When we wrote that aftermarket battery packs would probably help save a lot of used electric cars, that was a real concern. We have not received many suggestions of companies that take care of that, wherever they are, but we always have an eye on what shows up. That was the case with EV Rides.
The company is from Portland, Oregon, and it is specialized in selling electric cars. The Fiat 500e you can see in some of the pictures are units for sale on its website, but this is not the part of the business that interests us the most. EV Rides also offers battery replacements for the Nissan Leaf.More Battery Replacement News:
Anton Litovchenko, the company manager, told us more about that.
“I only offer Nissan Leaf battery upgrades. I use pre-owned battery packs from newer Leaf models and install them in old Leafs. Nissan has different battery sizes: 24 kWh, 30 kWh, 40 kWh, and 62 kWh. They are interchangeable. That is not a plug-and-play process, but upgrade is possible. Other budget EVs don’t have this ability for now. That’s why I focus on Nissan Leaf upgrades.”
Litovchenko gets battery packs mostly from totaled Leafs.
“There are plenty of used or wrecked 24 kWh and 30 kWh Leaf models on salvage auctions, but limited availability of 40 kWh vehicles. The 62 kWh are even more rare. I don’t build new or refurbished battery packs because it’s very time-consuming. It is easier just to use pre-owned original Nissan battery packs in good condition and help more Leaf owners to refresh or upgrade their battery.”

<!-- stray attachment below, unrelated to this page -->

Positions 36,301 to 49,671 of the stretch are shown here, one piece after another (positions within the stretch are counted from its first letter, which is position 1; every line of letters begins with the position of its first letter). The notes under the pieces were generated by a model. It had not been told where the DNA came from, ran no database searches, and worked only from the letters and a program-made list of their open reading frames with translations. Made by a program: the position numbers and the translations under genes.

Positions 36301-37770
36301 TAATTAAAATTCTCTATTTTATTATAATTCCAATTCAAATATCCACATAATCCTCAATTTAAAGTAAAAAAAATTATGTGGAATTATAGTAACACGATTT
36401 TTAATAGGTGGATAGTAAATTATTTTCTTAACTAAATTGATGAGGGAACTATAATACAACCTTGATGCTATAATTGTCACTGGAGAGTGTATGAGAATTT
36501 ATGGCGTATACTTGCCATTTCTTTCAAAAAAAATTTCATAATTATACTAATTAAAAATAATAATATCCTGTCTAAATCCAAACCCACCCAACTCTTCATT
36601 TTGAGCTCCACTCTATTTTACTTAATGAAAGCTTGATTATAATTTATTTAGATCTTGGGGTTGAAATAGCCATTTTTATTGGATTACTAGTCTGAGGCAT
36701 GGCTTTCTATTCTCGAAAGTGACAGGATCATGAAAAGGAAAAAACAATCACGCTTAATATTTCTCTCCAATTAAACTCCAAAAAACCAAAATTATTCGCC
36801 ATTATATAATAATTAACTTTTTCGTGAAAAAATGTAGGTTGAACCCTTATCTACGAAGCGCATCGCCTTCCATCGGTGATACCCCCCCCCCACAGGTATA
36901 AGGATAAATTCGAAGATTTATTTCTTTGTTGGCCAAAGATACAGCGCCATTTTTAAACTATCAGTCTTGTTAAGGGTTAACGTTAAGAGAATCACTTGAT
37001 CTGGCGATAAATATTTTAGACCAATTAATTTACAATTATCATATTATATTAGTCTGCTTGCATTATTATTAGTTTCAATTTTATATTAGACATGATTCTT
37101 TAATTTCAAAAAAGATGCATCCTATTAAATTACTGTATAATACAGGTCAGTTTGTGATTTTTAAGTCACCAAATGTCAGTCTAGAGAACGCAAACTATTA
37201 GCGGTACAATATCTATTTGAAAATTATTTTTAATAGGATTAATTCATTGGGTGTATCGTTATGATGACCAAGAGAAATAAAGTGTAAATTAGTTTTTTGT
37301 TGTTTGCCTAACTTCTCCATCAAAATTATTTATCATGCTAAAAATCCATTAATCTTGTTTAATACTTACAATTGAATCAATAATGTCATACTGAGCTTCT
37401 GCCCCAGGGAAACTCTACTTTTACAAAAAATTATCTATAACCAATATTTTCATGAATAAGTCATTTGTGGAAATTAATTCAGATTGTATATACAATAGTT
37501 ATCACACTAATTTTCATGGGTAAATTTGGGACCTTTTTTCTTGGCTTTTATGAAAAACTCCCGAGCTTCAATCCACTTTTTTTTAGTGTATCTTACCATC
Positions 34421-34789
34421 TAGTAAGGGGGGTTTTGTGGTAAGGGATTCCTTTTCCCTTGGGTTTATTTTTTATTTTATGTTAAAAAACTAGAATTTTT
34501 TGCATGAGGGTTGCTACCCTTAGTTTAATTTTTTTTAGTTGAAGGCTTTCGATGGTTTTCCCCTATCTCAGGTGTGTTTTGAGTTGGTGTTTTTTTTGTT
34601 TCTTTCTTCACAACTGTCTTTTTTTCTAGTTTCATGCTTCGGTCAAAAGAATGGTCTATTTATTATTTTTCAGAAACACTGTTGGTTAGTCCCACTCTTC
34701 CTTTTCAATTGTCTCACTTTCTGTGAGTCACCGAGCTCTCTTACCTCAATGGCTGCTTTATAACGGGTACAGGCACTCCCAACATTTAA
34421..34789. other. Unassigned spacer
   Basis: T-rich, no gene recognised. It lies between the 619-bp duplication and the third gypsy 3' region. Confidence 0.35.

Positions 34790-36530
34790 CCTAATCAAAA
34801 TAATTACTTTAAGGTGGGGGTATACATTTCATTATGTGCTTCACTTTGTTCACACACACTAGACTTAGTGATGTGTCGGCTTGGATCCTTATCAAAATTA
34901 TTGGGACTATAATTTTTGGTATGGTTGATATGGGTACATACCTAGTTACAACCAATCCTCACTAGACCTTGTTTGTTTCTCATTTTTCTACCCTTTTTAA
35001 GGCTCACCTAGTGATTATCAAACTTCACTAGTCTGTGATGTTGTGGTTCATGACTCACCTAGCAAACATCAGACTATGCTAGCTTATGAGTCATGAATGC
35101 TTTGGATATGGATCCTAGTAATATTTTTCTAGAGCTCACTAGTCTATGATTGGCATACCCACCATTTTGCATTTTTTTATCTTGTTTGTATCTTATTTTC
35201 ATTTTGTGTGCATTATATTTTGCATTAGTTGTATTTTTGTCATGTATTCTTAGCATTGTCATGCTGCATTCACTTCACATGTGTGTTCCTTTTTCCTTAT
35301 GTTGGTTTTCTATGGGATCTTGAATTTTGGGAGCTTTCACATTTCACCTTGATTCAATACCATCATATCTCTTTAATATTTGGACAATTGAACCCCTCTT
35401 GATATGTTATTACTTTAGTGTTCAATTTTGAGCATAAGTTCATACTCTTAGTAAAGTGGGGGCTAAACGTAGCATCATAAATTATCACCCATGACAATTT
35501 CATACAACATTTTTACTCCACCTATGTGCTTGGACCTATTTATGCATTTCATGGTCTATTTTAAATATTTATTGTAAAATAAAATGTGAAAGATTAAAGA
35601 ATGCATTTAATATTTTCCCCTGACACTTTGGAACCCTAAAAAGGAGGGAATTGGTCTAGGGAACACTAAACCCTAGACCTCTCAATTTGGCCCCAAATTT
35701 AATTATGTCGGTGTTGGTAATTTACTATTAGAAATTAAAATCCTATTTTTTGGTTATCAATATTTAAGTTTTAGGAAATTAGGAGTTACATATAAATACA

EV Rides' manager told us what the difficulties in getting these batteries in older cars are. We already had a glimpse of that with EVBatteryRebuilds.com, but Litovchenko gives us more details.
“A Leaf battery replacement requires a special pairing tool (to pair the new battery and make it work in the new car) and a translator device (for 30 kWh, 40 kWh, or 62 kWh batteries installed in 24 kWh models). Then we have to fix the range estimator on the dashboard and solve compatibility issues with 40 kWh and 62 kWh batteries.”
Considering battery packs from salvaged vehicles may have issues, we asked Litovchenko how he made sure everything was ok with them.
“Donor battery packs or modules usually don’t have physical damages. They’re installed inside a strong rectangular car frame which keeps them protected even after horrible accidents. Replacing separate modules may work for hybrid batteries (because they have small size and capacity) but I don’t recommend it for big batteries for electric cars. The battery modules degrade evenly and replacing a few modules is only a temporary solution. That’s why I replace the whole battery pack with a good one.”
When it comes to prices, they depend a lot on what the owner wants in terms of capacity.
“We charge between $2,500 to $3,500 for 24 kWh pack replacements. This is the most requested upgrade. They might go down depending on the battery pack heath and go up for 40 kWh or 62 kWh upgrades, which are in high demand and are hard to get.”
The 30 kWh pack prices range from $3,500 to $4,500, while 40 kWh packs vary from $6,500 to $7,500. That's the highest price difference in these replacements. Getting a 62 kWh battery pack demands $8,500 up to $9,500.
When you consider a 2011 Nissan Leaf sold by EV Rides can be as cheap as $3,990 and the most expensive one there – a 2016 Leaf S-30 – sells for $11,490, the battery pack prices only compensate for newer vehicles. Yet, they still represent a large chunk of the car value. That's something to consider even if the increase in range is satisfying to see.
The fact is that companies like EV Rides give some of the old Leafs a chance to keep driving. If it depended solely on Nissan, it could be worse: a battery pack in the Virgin Islands costs $35,000.